Work Experience in the RCOG Archive!

This week’s post comes from Genevieve, a 6th form student, who spent a week working with the RCOG heritage collection. Below she summarises her experience, the unexpected aspects of her placement, and her recommendations to fellow 6th formers working on their Extended Project Qualification. I never really knew what to expect when doing work experience…

Fantastic Finds for Friday: Exciting new collections for the RCOG!!

It isn’t often that we receive new collections for the RCOG heritage collections, so you can imagine how excited I am to bring you news of two new and interesting additions to the unique collections held here in Sussex Place! The first is a collection of obstetric and gynaecological instruments which were used in the…

Fab Find for Friday: Ovarian Cancer Awareness Month

Forget about the month of March being dedicated to the Roman God, Mars, who was the god of agriculture and warfare – it is undoubtedly the month for women worldwide! The list of dates observed during March include International Women’s Day and Mother’s Day, as well as Women’s History Day, and the whole month is…

International Day to End Obstetric Fistula, 23 May

Friday 23 May has been designated International Day to End Obstetric Fistula by United Nations Population Fund (UNFPA), and is the subject of the recent blog by RCOG President, David Richmond. Dr Richmond highlights the good work being carried out by the College and its Fellows and Members to provide training and treatment for obstetric…

RCOG Heritage 2: Volunteering with William Smellie and Robert Barnes….

The Heritage team have been fortunate to have had the assistance of a couple of volunteers since the beginning of September, which has meant progress in a number of preservation and cataloguing tasks. Katie Truax is a history of medicine student from Edinburgh University, with a strong interest in women’s health, and has written about…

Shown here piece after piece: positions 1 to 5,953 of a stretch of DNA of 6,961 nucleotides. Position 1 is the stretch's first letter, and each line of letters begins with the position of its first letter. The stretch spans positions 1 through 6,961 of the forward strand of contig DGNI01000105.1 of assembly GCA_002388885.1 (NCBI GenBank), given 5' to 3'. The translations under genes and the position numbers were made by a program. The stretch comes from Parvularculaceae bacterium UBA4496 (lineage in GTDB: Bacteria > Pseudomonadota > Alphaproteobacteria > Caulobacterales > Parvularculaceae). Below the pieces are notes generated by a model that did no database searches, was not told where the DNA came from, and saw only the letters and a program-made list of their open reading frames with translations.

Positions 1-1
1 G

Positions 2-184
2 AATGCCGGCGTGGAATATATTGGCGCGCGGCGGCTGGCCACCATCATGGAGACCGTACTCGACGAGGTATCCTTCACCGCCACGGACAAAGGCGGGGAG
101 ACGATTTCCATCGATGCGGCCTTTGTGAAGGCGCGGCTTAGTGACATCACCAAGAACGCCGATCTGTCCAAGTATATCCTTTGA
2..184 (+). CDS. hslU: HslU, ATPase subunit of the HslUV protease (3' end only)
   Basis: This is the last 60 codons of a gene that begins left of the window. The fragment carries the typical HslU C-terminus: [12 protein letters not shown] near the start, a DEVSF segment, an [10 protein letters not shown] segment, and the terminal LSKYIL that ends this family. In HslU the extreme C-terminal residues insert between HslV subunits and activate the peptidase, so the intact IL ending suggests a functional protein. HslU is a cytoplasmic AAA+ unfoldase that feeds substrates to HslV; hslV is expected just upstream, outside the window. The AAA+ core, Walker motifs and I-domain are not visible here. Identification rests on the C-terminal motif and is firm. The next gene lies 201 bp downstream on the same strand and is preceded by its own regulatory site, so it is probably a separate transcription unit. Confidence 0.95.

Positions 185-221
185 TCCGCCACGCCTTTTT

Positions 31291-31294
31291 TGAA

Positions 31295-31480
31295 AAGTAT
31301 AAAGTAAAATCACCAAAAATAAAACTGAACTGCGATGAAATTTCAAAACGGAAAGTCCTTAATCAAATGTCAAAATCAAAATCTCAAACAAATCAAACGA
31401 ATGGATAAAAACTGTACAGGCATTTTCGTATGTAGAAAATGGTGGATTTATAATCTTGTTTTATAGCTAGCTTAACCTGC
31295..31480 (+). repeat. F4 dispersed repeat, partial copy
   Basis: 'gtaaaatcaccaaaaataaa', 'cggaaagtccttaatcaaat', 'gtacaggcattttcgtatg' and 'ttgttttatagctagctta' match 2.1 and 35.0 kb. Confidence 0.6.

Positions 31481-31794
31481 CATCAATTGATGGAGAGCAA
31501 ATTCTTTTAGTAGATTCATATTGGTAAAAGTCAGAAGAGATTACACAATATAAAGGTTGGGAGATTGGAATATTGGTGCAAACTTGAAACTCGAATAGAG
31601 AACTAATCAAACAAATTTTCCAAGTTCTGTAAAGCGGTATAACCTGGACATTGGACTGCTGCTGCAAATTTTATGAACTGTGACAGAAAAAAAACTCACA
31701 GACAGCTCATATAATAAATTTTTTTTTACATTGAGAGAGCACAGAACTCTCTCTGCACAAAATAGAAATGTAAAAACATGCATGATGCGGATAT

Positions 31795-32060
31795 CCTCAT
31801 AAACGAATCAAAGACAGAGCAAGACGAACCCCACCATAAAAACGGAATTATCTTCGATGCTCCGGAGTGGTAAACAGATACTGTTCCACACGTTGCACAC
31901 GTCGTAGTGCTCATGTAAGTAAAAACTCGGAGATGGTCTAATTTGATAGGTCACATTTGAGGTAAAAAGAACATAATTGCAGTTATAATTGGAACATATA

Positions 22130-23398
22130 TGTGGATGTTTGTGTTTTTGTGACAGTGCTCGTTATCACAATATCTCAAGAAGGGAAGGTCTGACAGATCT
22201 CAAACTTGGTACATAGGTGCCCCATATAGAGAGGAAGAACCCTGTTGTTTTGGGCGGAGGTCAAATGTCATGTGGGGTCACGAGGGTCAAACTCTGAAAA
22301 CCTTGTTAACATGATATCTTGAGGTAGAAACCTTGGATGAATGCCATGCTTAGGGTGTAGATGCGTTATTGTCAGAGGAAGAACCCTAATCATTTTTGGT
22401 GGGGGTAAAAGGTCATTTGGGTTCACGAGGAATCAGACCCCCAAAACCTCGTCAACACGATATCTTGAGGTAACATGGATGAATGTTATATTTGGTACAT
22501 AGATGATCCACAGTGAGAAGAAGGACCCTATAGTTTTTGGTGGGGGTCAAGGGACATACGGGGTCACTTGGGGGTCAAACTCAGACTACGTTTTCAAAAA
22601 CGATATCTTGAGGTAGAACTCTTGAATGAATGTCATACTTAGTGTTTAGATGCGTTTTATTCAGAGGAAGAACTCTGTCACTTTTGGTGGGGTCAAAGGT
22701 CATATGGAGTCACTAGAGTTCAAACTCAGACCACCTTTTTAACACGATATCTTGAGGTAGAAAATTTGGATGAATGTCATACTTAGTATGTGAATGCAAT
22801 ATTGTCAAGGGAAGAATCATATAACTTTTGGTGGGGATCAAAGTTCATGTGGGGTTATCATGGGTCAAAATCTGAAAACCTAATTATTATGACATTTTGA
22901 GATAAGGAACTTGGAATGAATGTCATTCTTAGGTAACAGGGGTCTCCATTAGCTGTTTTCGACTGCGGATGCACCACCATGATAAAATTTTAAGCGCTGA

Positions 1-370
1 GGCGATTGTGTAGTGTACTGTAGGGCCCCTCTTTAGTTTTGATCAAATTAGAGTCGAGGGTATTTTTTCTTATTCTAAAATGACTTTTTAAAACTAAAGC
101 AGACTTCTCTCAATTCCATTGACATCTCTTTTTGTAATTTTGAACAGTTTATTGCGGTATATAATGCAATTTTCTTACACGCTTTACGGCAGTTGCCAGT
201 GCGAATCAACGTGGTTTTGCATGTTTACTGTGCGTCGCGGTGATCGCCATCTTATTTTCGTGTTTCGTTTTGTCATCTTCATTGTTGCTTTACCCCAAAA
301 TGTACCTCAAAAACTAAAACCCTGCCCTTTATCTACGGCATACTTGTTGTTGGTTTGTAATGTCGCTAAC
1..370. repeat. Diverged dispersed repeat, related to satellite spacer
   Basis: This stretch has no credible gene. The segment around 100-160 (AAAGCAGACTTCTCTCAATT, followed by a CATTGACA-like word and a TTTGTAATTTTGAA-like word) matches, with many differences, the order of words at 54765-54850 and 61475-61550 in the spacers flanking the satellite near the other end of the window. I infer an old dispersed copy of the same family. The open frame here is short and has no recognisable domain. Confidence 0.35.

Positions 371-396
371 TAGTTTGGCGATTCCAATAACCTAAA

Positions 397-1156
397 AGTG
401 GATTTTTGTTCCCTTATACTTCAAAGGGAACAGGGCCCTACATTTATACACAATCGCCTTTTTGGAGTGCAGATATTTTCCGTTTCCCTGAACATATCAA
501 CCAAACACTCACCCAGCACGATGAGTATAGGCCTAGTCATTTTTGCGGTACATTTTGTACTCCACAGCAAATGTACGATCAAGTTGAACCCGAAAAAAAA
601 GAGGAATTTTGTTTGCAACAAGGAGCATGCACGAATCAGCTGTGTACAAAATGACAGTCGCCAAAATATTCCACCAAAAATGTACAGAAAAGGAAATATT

Blair-Bell 13: A man of different hats….

As I draw to the end of this phase in the cataloguing project, I begin to understand just how this collection of papers of Professor William Blair-Bell provides a wonderful story of him as a medic and a man during the 1920s and 1930s. The same themes recur over the three series of papers (S1,…

Blair-Bell 12: Important Connections in International Cancer Research Work

Two more boxes of papers relating to the career of Professor William Blair-Bell have been catalogued and repackaged since the last posting to this blog, and some quite exciting professional connections have been unearthed! As well as correspondence between 1926 and 1928 from random members of the public to Professor Blair-Bell, giving their own opinions…

Blair-Bell 11: ‘What does cause Cancer? Is it cold?’

This question was put to Professor William Blair-Bell by an anonymous correspondent sometime in 1926 or 1927, and serves as quite a good summary of the variety of letters received by him during his time spent on research work during the late-1920s. Newspapers throughout the country ran a story on the work on cancer treatments…

Blair-Bell 10: Blood Transfusions and Cancer Research

And so the cataloguing continues, and the overriding theme of these series of papers relating to Professor Blair-Bell seems to be his connection with the Liverpool Medical Research Organisation ath the University of Liverpool, including its administration, and his involvement in research into the use of lead preparations as a treatment for cancer. Some of…